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Cost Of Red Light Running?

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#61 Rich_T


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Posted 17 June 2008 - 03:15 PM

I'm coming in late here, well into Page 4 of the comments. I side with Darth Lefty. I, an unassuming, low-key, law-abiding citizen, do believe that most of these tickets are a money-making scam perpetrated by the state against the people on whose behalf the state government exists.

Sure, some red-light running is blatant and dangerous, and should certainly be punished. But probably most infractions would be best served with a warning. The reason this doesn't happen is money.

One example of this "running a red light" topic is the right turn from Blue Ravine onto Folsom Blvd, over the light rail tracks. So many people get tickets for that. They come up to the red light, sort of stop, then turn right before the hordes of waiting cars on the left get their green light, after which one must wait 2-3 minutes before getting a chance to turn right. So people come to a "California stop", take a look left to make sure it's safe, then go. Out comes the hidden motorcycle cop, and bam! - a ticket for "running the red light". This has not happened to me, but has happened to people I know. (Yes, there is a sign stating "stop here at red light", but the sign is off to the right, and most people are looking left at that instant.)

Hey, I don't endorse trying to get people out of paying tickets when reckless driving is involved. But most red-light running involves safe judgment - i.e. you see no one else in any direction, and the light suddenly turns too soon, with you going maybe 5 mph too fast, at which point slamming on the brakes feels unnatural, as opposed to sprinting through the light.

I don't agree with those who say "you're lucky you didn't kill someone", because that's not the same as plowing belatedly through a busy intersection. After all, just because someone puts in 20 stoplights on Riley or Iron Point or whichever street, doesn't mean that now it's automatically dangerous to do a "California stop" at a given stop sign in a given situation (i.e. no one around). Signs are "dumb", so they always assume the lowest denominator for risk. In fact, it's downright annoying to come up to a four-way stop, with great visibility, no other cars except the three in front of you who demonstrably sit and wait 5 seconds at the stop sign before proceeding, when a "quick stop" would serve just as well.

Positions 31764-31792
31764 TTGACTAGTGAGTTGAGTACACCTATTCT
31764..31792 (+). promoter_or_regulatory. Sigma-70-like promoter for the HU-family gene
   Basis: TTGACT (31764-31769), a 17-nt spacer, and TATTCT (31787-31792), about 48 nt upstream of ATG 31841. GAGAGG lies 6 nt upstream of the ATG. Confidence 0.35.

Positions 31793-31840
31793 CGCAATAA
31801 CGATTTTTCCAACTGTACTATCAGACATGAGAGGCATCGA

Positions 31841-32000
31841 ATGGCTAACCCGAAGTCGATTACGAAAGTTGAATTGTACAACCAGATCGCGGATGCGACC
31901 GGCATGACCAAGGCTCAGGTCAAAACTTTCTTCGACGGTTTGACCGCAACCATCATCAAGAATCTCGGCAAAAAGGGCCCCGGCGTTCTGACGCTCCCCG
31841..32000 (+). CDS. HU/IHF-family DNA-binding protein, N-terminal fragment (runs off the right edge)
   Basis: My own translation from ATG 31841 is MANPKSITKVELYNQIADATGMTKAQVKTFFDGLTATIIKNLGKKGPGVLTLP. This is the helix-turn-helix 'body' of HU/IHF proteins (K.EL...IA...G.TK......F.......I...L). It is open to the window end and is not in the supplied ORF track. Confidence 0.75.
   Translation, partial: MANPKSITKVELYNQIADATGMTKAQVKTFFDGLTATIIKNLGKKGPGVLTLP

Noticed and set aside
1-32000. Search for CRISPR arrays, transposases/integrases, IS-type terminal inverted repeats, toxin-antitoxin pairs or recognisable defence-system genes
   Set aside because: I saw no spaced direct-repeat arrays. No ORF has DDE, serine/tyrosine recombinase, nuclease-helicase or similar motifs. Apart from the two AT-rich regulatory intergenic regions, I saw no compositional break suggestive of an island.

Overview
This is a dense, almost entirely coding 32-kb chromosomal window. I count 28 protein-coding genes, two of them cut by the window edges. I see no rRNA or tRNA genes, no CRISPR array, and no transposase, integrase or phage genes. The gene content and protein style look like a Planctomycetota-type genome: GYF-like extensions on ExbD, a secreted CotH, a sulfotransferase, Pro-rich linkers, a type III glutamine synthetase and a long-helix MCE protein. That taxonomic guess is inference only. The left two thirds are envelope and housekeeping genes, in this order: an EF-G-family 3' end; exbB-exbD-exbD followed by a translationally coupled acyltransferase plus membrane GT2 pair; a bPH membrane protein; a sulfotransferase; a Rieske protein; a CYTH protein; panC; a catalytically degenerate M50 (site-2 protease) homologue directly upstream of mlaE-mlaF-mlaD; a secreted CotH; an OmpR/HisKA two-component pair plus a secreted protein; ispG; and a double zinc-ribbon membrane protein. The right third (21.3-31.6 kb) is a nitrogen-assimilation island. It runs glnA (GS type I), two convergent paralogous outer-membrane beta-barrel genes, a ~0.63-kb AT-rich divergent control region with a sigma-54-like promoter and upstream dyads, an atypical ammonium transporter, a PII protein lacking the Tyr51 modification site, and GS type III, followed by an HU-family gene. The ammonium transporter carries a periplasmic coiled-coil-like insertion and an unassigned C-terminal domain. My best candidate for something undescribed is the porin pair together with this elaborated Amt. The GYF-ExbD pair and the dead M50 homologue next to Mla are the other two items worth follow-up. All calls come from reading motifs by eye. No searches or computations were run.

Judgment and common sense may sometimes lead to rules not being followed to the letter of the law. That belief does not give people license to break laws willfully, but it does mean that the occasional harmless transgression should involve a warning at most, at least the first time.

#62 Robert Gary

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Posted 20 June 2008 - 02:16 PM

QUOTE(Rich_T @ Jun 17 2008, 04:15 PM) View Post
Sure, some red-light running is blatant and dangerous, and should certainly be punished. But probably most infractions would be best served with a warning. The reason this doesn't happen is money.

When I got mine I was written up for going 3 mph through a red light while turning red (the ticket said 3mph on it). Not being dangerous (no reckless citation). However, this shows up as a redlight violation on your record, much worse than a speeding ticket. That's why I hired an attorney to make it go away. With the high price of tickets now its worth having an attorney.

If I got a ticket on my record, even for something like this it raises my insurance premiums on my cars, my boat and even my airplane in some cases.


#63 camay2327



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Posted 04 March 2009 - 08:13 PM


I read in the San Francisco Chronicle the other day that the price of running a red light has gone way, way up. Think twice folks. I think this includes the rolling stops on a right turn.
I know I will be making sure I stop from now on. No more rolling through.


Roll through a red, fork over the green
Phillip Matier,Andrew Ross

Monday, March 2, 2009

Like a lot of California drivers, Dave Soss just got a $490 lesson on how the state budget really works.

It all began when Soss, who lives in the East Bay, was ticketed Feb. 1 for rolling through a red light while making a right turn in Emeryville - and was hit with what he called a "mind-blowing" penalty.

For starters, there was the $100 base fine. Most of that goes to Emeryville, and the leftovers go to Alameda County.

Then comes the real hit:

-- A $100 state penalty - $70 of which is divvied up among a dozen programs, including crime-victim restitution, witness protection, a Department of Fish and Game preservation fund and even a fund for victims of traumatic brain injuries. The other $30 goes to the county's general fund.

-- A $70 county penalty that goes for automated fingerprint identification, court and jail construction and other programs.

-- A $20 penalty for a state DNA crime evidence collection program.

-- A $55 fee for more court construction.

-- A $20 assessment for the county's emergency medical system.

-- A $20 court security fee to pay for all those deputies and screening devices at the county's courthouses.

-- And a $20 surcharge that goes straight into the state's general fund.

But wait - there's more, including:

// go to the above website and read the rest //
A VETERAN Whether active duty, retired, national guard or reserve - is someone who, at one point in their life, wrote a blank check made payable to "The United States of America" for an amount "up to and including their life". That is HONOR, and there are way too many people in this country who no longer understand it. -Author unknown-

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